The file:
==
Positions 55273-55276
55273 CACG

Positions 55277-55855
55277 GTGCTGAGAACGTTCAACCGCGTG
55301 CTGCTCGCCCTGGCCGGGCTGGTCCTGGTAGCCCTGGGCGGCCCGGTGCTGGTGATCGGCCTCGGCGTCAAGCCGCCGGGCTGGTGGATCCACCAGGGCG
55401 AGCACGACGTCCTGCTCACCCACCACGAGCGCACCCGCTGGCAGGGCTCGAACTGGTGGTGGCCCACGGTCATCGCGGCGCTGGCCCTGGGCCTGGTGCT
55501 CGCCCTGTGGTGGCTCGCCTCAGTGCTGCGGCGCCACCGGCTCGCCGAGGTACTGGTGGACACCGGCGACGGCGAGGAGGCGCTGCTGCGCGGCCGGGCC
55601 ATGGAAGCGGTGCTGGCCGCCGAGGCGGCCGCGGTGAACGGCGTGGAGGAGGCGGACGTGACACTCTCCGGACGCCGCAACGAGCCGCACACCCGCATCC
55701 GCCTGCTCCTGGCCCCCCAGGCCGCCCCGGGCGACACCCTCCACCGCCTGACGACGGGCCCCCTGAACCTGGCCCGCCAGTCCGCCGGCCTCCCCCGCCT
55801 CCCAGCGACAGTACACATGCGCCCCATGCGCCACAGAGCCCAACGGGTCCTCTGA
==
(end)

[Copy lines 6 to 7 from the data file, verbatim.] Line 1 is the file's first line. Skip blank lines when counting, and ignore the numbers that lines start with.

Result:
55401 AGCACGACGTCCTGCTCACCCACCACGAGCGCACCCGCTGGCAGGGCTCGAACTGGTGGTGGCCCACGGTCATCGCGGCGCTGGCCCTGGGCCTGGTGCT
55501 CGCCCTGTGGTGGCTCGCCTCAGTGCTGCGGCGCCACCGGCTCGCCGAGGTACTGGTGGACACCGGCGACGGCGAGGAGGCGCTGCTGCGCGGCCGGGCC